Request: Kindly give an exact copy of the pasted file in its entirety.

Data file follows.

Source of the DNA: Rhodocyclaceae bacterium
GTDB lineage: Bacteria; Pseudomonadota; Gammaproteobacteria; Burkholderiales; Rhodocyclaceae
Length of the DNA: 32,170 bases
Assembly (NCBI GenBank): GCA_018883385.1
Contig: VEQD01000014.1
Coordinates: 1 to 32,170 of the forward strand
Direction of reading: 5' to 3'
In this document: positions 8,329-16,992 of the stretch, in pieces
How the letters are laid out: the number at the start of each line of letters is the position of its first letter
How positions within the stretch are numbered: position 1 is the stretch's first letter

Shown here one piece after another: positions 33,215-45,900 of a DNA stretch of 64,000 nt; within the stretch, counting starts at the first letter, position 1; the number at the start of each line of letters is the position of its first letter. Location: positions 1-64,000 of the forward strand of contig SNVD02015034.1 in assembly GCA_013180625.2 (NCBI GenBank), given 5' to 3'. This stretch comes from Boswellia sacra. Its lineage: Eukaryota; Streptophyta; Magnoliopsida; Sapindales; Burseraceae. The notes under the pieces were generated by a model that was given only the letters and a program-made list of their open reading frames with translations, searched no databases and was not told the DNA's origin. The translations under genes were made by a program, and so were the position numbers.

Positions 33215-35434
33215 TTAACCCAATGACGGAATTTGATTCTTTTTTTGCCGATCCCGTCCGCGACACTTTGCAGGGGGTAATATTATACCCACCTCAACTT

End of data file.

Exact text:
Source of the DNA: Rhodocyclaceae bacterium
GTDB lineage: Bacteria; Pseudomonadota; Gammaproteobacteria; Burkholderiales; Rhodocyclaceae
Length of the DNA: 32,170 bases
Assembly (NCBI GenBank): GCA_018883385.1
Contig: VEQD01000014.1
Coordinates: 1 to 32,170 of the forward strand
Direction of reading: 5' to 3'
In this document: positions 8,329-16,992 of the stretch, in pieces
How the letters are laid out: the number at the start of each line of letters is the position of its first letter
How positions within the stretch are numbered: position 1 is the stretch's first letter

Shown here one piece after another: positions 33,215-45,900 of a DNA stretch of 64,000 nt; within the stretch, counting starts at the first letter, position 1; the number at the start of each line of letters is the position of its first letter. Location: positions 1-64,000 of the forward strand of contig SNVD02015034.1 in assembly GCA_013180625.2 (NCBI GenBank), given 5' to 3'. This stretch comes from Boswellia sacra. Its lineage: Eukaryota; Streptophyta; Magnoliopsida; Sapindales; Burseraceae. The notes under the pieces were generated by a model that was given only the letters and a program-made list of their open reading frames with translations, searched no databases and was not told the DNA's origin. The translations under genes were made by a program, and so were the position numbers.

Positions 33215-35434
33215 TTAACCCAATGACGGAATTTGATTCTTTTTTTGCCGATCCCGTCCGCGACACTTTGCAGGGGGTAATATTATACCCACCTCAACTT